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Open Access Research article

Price, familiarity, and availability determine the choice of drug - a population-based survey five years after generic substitution was introduced in Finland

Reeta Heikkilä1*, Pekka Mäntyselkä23 and Riitta Ahonen1

Author Affiliations

1 University of Eastern Finland, Faculty of Health Sciences, School of Pharmacy, Social Pharmacy, P.O.Box 1627, FI-70211 Kuopio, Finland

2 University of Eastern Finland, Faculty of Health Sciences, School of Medicine, Department of Primary Health Care, P.O.Box 1627, FI-70211 Kuopio, Finland

3 Kuopio University Hospital, Unit of Primary Health Care, P.O.Box 1777, FI-70211 Kuopio, Finland

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BMC Clinical Pharmacology 2011, 11:20  doi:10.1186/1472-6904-11-20

Published: 15 December 2011

Abstract

Background

Mandatory generic substitution (GS) was introduced in Finland at the beginning of April 2003. However, individual patients or physicians may forbid the substitution. GS was a significant change for Finnish medicine users. It was thought it would confuse people when the names, colors, packages, etc., changed. The purpose of this study was to explore what medicine-related factors influence people's choice of prescription drugs five years after generic substitution was introduced in Finland.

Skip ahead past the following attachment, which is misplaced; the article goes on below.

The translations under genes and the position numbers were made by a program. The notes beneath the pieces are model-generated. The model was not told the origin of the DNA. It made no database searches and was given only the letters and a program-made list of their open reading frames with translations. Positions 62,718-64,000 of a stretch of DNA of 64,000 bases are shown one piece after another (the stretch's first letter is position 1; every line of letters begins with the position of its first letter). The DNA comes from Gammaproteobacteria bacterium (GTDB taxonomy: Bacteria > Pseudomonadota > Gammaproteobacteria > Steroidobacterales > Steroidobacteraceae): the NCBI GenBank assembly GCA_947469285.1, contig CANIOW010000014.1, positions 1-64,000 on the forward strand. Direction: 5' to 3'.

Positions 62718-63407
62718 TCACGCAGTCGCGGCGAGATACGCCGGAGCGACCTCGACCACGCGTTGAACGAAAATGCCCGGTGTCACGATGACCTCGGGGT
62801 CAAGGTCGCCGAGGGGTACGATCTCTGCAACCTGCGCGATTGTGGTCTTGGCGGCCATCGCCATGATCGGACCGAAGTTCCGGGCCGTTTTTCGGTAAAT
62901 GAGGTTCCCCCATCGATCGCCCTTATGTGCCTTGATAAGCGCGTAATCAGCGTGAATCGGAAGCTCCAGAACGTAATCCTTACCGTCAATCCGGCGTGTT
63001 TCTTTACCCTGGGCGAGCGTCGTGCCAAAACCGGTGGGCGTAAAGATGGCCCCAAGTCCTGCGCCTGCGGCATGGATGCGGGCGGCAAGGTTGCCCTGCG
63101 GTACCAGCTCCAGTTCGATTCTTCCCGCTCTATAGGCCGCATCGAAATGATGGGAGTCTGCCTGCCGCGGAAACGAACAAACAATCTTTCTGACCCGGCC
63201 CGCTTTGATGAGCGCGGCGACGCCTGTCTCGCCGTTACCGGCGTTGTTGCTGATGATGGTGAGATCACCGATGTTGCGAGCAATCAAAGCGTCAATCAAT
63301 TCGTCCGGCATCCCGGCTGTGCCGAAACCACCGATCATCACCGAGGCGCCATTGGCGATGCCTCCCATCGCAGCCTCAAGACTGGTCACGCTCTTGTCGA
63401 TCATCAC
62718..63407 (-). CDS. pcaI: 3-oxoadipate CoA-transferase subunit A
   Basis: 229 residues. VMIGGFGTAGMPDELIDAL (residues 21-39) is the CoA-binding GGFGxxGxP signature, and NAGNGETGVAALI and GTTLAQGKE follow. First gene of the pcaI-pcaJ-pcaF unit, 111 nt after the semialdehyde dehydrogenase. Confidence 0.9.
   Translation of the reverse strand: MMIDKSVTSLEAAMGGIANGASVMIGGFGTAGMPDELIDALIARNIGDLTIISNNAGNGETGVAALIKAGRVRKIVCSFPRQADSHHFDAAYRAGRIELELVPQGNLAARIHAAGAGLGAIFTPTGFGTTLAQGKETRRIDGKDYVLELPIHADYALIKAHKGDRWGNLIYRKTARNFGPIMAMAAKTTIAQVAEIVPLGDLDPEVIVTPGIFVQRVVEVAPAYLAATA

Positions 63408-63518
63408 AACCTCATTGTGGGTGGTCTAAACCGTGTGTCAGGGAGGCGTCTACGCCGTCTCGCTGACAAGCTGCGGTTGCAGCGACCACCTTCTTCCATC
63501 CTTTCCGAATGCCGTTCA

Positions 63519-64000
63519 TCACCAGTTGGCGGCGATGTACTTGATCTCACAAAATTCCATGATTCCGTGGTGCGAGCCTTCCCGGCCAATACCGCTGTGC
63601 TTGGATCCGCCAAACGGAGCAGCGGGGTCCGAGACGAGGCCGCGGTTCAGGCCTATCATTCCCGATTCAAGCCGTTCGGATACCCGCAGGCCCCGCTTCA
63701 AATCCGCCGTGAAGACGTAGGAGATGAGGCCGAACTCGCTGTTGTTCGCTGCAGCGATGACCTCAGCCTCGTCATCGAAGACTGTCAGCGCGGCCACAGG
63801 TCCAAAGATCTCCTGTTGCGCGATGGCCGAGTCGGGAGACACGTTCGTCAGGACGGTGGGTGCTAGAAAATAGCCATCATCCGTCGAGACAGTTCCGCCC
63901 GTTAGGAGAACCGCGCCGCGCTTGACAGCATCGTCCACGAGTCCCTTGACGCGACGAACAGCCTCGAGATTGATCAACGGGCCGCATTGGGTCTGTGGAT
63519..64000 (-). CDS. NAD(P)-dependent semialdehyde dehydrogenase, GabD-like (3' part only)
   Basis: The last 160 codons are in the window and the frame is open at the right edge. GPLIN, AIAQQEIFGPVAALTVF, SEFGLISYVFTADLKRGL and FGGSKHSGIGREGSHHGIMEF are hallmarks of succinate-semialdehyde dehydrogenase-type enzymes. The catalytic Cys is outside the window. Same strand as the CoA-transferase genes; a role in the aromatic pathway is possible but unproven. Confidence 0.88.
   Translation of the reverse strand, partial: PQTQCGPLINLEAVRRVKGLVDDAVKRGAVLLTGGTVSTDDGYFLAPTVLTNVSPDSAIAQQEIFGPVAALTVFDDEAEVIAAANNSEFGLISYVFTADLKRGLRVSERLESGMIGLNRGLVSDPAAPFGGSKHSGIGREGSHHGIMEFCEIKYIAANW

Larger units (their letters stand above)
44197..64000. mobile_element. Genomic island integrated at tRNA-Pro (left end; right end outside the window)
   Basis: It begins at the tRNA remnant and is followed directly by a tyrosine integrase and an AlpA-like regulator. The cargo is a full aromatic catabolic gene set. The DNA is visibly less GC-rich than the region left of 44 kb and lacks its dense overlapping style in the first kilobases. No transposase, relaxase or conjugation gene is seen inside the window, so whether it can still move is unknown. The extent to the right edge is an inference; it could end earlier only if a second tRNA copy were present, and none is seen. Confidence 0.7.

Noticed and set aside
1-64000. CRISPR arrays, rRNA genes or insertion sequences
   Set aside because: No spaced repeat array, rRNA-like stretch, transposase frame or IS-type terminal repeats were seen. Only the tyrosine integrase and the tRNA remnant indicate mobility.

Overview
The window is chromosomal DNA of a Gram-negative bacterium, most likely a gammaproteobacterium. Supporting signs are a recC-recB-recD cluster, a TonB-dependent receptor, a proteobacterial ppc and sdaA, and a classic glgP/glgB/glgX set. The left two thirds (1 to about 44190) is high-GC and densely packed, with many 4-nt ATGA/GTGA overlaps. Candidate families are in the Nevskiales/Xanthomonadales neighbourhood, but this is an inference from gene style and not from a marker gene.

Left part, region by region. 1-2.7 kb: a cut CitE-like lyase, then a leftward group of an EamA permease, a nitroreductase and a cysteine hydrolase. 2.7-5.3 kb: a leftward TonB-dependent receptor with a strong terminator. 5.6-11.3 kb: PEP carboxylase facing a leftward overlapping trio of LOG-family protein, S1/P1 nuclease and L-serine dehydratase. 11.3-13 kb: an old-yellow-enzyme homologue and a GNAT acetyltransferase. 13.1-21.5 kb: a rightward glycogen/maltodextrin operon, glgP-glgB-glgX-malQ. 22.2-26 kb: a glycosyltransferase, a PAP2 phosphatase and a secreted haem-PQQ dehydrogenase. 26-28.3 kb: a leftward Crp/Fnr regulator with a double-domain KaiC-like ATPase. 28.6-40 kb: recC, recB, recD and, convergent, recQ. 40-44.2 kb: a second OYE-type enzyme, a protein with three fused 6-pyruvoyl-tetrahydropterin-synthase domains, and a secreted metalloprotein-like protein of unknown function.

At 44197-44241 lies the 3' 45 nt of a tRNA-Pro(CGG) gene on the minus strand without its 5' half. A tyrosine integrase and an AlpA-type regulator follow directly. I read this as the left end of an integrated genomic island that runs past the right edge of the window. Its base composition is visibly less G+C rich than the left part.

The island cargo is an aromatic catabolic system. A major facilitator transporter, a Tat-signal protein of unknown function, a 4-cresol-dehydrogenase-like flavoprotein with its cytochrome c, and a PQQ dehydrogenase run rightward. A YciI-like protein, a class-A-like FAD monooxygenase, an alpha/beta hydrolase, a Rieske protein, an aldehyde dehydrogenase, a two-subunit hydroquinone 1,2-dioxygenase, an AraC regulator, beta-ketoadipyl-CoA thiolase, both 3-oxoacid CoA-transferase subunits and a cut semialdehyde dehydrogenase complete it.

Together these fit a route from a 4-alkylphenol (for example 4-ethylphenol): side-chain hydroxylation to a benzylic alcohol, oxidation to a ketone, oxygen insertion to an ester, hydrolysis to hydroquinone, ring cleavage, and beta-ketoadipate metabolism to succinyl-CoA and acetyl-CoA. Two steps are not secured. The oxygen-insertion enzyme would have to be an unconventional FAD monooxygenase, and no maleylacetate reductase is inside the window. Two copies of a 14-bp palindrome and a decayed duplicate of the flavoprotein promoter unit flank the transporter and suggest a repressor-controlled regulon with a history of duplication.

Methods

A population survey was carried out during the autumn of 2008. A random sample was drawn from five mainland counties. A questionnaire was mailed to 3000 people at least 18 years old and living in Finland. The questionnaire consisted of both structured and open-ended questions. Factors that influenced the subjects' choice of medicines were asked with a structured question containing 11 propositions. Descriptive statistical analyses were performed.

Results

In total, 1844 questionnaires were returned (response rate, 62%). The percentage of female respondents was 55%. Price, availability, and familiarity were the three most important factors that influenced the choice of medicines. For the people who had refused GS, the familiarity of the medicine was the most important factor. For the subjects who had allowed GS and for those who had both refused and allowed GS, price was the most important factor.

Conclusions

The present study shows that price, familiarity, and availability were important factors in the choice of prescription medicines. The external characteristics of the medicines, for instance the color and shape of the tablet/capsule or the appearance of the package, were not significant characteristics for people.